I offer you my ancestors, my dead men, the ghost that living men have honoured in marble: my father’s father killed in the frontier of Buenos Aires, two bullets through his lungs, bearded and dead, wrapped by his soldiers in the hide of a cow; my mother’s grandfather –just twentyfour- heading a charge of three hundred men in Perú, now ghosts on vanished horses.
I offer you whatever insight my books may hold, whatever manliness humour my life.
I offer you the loyalty of a man who has never been loyal.
I offer her that kernel of myself that I have saved, somehow – the central heart that deals not in words, traffics not with dreams and is untouched by time, by joy, by adversities.
I offer you the memory of a yellow rose seen at sunset, years before you were born.
I offer you explanations of yourself, theories about yourself, authentic and surprising news of yourself.
I can give you my loneliness, my darkness, the hunger of my heart; I am trying to bribe you with uncertainty, with danger, with defeat.
One of the greatest writers of this hemisphere and the world. Look for his other work.
I dream with my hands
While my tongue fails
And my pillow only gives me sleepdust.
I make dreams without labels or names,
Whose fences have already pervaded reality
And whose power dies again each generation.
I construct bridges between words
With stones that will weather
Even the fickle storms of men.
When mouths change the shape of “pyramid”
My vast triangles will still blot out the sun.
And when new peoples forget my name
The ancient eyes of my statue will still open
So that maybe in a distant moment a scholar will say
“He was once called Ozymandias, King of Kings”
All because I will have dreamt with my hands


Yo sueño con mis manos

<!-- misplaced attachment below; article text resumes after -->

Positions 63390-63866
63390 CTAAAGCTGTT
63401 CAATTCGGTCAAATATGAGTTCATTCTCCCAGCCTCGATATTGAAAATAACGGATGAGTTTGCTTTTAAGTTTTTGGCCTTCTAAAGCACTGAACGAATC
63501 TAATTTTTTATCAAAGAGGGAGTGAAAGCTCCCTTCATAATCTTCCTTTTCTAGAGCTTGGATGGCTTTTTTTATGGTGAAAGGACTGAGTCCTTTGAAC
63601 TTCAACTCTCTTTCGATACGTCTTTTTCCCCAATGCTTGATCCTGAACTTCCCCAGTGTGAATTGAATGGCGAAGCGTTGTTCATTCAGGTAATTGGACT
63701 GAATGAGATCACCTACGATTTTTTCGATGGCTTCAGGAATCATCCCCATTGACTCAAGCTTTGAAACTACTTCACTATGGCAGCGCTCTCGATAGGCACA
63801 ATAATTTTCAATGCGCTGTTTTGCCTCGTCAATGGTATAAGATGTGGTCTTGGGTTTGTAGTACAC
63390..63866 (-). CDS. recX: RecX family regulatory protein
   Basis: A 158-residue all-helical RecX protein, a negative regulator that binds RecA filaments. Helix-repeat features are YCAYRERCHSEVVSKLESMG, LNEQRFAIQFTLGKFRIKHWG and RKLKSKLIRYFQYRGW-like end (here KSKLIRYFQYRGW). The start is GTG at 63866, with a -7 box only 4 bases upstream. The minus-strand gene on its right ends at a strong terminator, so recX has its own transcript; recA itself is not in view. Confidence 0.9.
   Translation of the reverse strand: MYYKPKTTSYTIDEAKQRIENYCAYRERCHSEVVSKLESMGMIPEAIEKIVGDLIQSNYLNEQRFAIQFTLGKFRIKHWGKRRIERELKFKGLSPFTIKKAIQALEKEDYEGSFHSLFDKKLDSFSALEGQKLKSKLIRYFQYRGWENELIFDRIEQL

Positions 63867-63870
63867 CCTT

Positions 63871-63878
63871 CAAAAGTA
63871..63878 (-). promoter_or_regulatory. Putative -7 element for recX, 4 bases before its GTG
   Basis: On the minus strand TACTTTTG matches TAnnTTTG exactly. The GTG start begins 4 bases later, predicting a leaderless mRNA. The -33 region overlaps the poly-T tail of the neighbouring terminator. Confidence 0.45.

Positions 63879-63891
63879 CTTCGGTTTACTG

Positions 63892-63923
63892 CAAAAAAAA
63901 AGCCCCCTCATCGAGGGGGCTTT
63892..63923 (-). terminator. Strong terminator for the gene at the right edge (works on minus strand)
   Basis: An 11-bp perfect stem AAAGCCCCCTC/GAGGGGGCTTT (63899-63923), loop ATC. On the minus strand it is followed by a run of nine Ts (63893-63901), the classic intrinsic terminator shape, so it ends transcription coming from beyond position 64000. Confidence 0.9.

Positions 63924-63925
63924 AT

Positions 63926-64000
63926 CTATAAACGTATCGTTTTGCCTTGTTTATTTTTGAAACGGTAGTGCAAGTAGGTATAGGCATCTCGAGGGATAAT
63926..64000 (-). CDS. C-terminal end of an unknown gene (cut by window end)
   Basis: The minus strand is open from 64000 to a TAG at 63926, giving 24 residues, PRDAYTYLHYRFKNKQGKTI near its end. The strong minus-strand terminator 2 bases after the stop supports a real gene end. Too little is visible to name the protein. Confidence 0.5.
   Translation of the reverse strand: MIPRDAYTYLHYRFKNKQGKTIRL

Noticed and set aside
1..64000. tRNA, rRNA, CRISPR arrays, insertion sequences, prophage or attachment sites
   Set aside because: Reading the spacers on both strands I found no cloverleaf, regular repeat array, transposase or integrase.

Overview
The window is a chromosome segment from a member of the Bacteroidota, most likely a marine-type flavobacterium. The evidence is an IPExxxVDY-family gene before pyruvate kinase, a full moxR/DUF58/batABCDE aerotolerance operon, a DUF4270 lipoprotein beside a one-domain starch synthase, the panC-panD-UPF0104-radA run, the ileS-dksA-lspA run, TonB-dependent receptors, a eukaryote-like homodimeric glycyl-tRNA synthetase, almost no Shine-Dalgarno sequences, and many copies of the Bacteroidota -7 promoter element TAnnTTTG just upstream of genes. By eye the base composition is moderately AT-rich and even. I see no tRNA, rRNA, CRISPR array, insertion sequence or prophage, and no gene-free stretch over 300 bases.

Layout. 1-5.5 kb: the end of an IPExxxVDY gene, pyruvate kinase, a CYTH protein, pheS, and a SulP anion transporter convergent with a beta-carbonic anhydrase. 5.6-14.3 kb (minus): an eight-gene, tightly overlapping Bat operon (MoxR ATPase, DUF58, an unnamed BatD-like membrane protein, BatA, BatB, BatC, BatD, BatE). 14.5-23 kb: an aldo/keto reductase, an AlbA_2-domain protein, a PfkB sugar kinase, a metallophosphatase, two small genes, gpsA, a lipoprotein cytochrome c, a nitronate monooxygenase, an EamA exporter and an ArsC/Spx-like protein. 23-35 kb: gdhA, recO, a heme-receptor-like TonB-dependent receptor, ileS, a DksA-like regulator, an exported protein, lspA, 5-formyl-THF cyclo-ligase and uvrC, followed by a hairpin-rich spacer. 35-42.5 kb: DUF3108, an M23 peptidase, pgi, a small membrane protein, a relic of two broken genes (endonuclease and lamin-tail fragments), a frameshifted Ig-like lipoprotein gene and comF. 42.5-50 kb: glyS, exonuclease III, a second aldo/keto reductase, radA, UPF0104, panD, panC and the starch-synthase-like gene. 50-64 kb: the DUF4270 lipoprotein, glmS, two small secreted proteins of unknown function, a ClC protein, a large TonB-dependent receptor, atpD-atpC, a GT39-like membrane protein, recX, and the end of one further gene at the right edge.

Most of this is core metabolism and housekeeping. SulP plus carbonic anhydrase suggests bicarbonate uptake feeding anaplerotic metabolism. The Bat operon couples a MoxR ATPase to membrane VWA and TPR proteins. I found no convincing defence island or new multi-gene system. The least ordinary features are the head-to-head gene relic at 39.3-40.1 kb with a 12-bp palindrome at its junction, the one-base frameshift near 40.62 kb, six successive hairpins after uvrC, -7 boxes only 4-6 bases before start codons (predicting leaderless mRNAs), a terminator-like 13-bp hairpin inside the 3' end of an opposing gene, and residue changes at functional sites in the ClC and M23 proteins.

Cuando mi lengua falla
Y la almohada me da sólo legañas.
Hago sueños sin etiquetas o nombres,
Cuyas vallas ya han impregnado realidad
Y cuya potencia muere otra vez con cada generación.
Construyo puentes entre palabras
Con piedras que aguantarán
Aun las tormentas volubles del hombre.
Cuando bocas cambian la forma de “pirámide”
Mis vastos triángulos borrarán el sol.
Y cuando pueblos nuevos olvidan mi nombre
Los ojos antiguos de mi estatua se abrirán
Para que quizás en un momento distante un erudito diría
“Una vez, se llamaba Ozymandias, rey de reyes”
Todo porque habré soñado con mis manos.
This was actually the first poem I've ever written in Spanish, but I figured I'd translate it since this site is mostly in English. Inspired by Borges.
LBG Jun 2014
Que era la noche del porvenir girando en pies de terriccola aventurado y un pez naufrago en un universo perdido en los ojos de una mujer, despues de todo la noche se esconde en la boca y el ayer es del entonces y un ciego se rie de chistes de un gato son balance, que era la chistosada de meditar drogado de ***** y los gatos siguen en movimiento y Cortazar ya que es Bolaño y su vientre se come ha estraños? lluvia envez de pelo de color azul marino, Wenennefer y musico llamado Jimmi, sus ojos duelen ver, eran de un time future.

Y la dolienta sangre de sus manos dolian al escribir fortunas.
Sabios Borges
LBG Jun 2014
Como el ojo que ve la liquidación de un planeta, la mano de un cometa, la generación no perdida, la aritmética y el cálculos, la proporción física y metafísica, la alimentación y lo bohemio, lo dado y lo rechazado, el cazador y su pesca mas grande que el,
Un gesto, una mano mas rápida que la otra. Una visualizadora tranquila y naturalidad, en sostenidad futuras.
Red Libros Hacedor
LBG Jun 2014
Historia de mujeres en grupo que se matan cargándose de la risa porque saben que hay algo más especial.

Kumiko, era pelirroja ansiana de 76 años con ojos verdes, tenía elegancia al caminar en su casa de madera, y era extraordinaria al hacer te sencha traído de un horizonte. Kumiko tenía nueve hijos, una mama llamada Dera, que tenía 98 años y se relacionaban muy bien, más que amigas. Un día se enamoraron las dos de una niña caminando por el parque las hizo mal pensar que la historia no varía, se entrega y se apasiona. Que sería de la elegancia? Porque se murió la elegancia en los ciencuenta, que le paso a las actrizes cuando los ojos  ya no lloran, cuando acaban de matar a los gatos en Haití y los amantes de Cortázar se mueven en su cuento. Si conocéis esa historia eres Sancho y el es más chistoso que el. El hombre de la Triste Figura es serio, como un árbol sin nombre o la Pampa sin lluvia.
Short Story Cortazar Los Premios Rayuela El Aleph Ficciones El Libro De Arena